The issue of organ donation seems as though it would be simple. When a person dies, he or she no longer needs organs and those organs could be used to save the life of someone else (Appel, 2005). However, the issue is not as black and white as that for many people. Some are very against organ donation because they do not believe in "playing God" in that way. There are ethical, moral, religious, and other reasons why people may be for or against organ donation (Moraes, et al., 2009). In order to understand the issue more thoroughly it is important to discuss the issue from various angles and provide all the information that is needed to make an informed decision regarding organ donation. A person may decide that he or she is for or against donating organs, but that person can and should decide that based on sound knowledge of the issue. Only then will the person be able to really decide what would be best for himself or herself. That will also allow the person to feel morally comfortable with the decision.
For a clear understanding of the moral and ethical issues surrounding organ donation, the history of it must be addressed. Additionally, current sources will be examined in order to see how organ donation has changed over time. If there are better or alternative solutions, those have to be considered. There are also various effects of the issue and they are not only important now but they must be addressed in the future in order to make sure people remain clear on the moral and ethical implications they will face as they decide on organ donation. Fidelity, autonomy, and confidentiality are big parts of the organ donation issue, and when they are not addressed beforehand there can be misunderstandings and regrets for people who have either decided for or against organ donation. There are legal rights for patients as they interact with health care services, and the Patient's Bill of Rights is something all patients should be aware of as they make their decision.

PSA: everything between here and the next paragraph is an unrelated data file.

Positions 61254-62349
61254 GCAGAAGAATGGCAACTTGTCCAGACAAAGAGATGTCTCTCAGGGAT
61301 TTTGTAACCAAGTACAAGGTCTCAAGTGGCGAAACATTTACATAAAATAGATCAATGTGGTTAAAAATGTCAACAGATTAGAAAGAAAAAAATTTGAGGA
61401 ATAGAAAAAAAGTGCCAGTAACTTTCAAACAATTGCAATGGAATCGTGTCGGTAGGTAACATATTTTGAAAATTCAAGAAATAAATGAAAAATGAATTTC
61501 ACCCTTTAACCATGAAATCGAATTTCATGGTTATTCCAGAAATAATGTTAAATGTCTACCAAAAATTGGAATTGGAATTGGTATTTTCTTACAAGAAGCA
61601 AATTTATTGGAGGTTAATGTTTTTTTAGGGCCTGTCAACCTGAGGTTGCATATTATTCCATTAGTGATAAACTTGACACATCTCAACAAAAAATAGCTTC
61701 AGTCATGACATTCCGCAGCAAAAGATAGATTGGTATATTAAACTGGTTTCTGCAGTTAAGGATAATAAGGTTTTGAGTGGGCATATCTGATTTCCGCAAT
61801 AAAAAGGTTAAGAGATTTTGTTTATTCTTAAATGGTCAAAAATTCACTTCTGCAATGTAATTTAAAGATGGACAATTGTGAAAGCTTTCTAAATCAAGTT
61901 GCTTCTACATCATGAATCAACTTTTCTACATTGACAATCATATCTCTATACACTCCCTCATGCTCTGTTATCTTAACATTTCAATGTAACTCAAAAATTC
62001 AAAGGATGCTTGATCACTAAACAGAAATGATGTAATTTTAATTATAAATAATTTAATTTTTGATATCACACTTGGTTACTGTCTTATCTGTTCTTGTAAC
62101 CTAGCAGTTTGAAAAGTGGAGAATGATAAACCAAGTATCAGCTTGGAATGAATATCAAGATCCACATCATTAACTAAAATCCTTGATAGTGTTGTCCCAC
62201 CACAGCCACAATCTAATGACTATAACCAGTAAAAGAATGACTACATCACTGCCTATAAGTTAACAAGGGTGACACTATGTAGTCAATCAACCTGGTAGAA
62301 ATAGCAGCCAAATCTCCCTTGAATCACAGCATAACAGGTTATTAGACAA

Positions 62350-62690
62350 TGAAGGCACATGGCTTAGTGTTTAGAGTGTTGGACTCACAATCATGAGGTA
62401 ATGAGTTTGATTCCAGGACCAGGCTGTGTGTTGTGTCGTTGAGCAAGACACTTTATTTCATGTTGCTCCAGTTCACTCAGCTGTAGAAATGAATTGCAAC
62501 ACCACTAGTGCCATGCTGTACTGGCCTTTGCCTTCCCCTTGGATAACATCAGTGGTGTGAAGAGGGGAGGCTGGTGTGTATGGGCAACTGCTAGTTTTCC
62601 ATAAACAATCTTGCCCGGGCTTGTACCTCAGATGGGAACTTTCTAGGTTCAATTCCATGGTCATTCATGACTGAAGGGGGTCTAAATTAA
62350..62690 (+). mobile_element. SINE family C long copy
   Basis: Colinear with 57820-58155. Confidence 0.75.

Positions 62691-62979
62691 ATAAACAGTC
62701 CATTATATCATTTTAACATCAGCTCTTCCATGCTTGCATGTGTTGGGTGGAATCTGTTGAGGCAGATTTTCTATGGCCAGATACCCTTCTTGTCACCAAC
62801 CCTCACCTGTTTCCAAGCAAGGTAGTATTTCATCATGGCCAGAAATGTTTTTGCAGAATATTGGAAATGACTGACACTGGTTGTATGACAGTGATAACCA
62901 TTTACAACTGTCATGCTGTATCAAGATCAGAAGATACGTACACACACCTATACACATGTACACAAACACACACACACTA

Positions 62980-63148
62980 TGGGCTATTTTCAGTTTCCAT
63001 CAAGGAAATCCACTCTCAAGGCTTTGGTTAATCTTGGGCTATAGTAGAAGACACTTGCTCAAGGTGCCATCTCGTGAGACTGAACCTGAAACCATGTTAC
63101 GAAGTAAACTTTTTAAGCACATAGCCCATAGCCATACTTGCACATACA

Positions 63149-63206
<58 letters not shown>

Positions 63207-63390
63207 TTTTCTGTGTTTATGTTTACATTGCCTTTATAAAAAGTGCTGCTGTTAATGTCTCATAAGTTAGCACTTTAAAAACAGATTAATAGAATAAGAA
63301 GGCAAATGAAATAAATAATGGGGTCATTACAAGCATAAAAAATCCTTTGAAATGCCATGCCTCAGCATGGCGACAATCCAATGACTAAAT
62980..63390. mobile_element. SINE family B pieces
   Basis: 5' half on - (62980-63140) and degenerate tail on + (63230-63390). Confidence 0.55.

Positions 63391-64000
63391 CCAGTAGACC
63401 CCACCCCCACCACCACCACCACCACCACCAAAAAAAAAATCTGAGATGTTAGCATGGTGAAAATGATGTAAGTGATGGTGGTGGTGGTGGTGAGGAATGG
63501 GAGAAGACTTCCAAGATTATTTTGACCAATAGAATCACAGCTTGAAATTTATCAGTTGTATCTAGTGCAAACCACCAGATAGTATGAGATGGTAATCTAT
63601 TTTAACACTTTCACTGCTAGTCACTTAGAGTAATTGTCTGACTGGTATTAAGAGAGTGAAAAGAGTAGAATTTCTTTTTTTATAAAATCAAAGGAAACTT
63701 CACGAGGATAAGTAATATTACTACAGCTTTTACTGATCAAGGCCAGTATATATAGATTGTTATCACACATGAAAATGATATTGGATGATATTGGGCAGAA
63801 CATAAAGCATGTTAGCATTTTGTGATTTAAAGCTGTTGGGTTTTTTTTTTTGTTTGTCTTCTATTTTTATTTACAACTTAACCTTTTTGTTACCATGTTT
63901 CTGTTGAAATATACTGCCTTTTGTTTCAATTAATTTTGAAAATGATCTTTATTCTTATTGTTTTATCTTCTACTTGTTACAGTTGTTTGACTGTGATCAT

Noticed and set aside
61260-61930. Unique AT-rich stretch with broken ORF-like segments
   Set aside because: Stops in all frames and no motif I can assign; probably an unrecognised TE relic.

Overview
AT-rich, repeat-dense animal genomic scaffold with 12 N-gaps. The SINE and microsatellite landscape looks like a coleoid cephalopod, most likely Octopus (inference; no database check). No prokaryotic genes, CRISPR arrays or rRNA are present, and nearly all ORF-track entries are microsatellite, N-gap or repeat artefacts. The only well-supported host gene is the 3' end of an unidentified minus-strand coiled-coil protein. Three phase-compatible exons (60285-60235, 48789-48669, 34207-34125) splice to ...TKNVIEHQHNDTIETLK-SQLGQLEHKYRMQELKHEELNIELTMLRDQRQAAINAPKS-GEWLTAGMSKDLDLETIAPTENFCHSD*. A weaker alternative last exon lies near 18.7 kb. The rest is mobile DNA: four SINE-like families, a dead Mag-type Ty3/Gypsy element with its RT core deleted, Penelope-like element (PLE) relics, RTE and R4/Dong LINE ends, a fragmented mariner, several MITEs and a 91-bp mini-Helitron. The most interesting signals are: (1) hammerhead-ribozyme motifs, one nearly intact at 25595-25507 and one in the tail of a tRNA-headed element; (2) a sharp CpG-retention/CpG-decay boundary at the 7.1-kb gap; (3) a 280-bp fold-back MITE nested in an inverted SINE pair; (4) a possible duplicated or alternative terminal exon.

Donating organs means the donation of either an organ or biological tissue (McKinley, 2008; Meilander, 2006; Stein, 2007). Most of the organ donation comes from people who are deceased and agreed to be organ donors after they died (Orentlicher, 2009). Other donation includes living donors who give bone marrow, a kidney, or something else to save the life of a loved one or even a complete stranger (Organ, 2011). There are many more transplantable tissues and organs than a person often realizes, and a surgical procedure is used to remove the tissue or organ from the donor's body. It is then implanted in the body of the person who is in need. It is not possible to just take an organ or piece of tissue from one person and give it to another, however. The organ or tissue must be a match biologically to ensure the body will not try to reject the organ or tissue too aggressively (Schwindt & Vining, 1998). Anti-rejection drugs are still needed, but if the organ or tissue is not a match for the person who is receiving it, the organ or tissue will not work at all and will simply die.
That would negate the value of the transplant, and could even cause further danger to the recipient through infection or other health problems (Stein, 2007). Naturally, that is something that must be avoided, because a transplant recipient is often weaker from both a health and an immune system standpoint. He or she may not be able to fight back against a medical problem as easy as someone who is in good health, so that is something that those who do transplants have to carefully consider when they are making a choice to give someone an organ or tissue from another person. Animal organs can also be transferred into human bodies in some cases (Moraes, et al., 2009; Orentlicher, 2009). For example, some people have pig or turtle valves in their hearts and those valves work just fine. They are close enough to human tissue and they are the right size, so they are able to be used.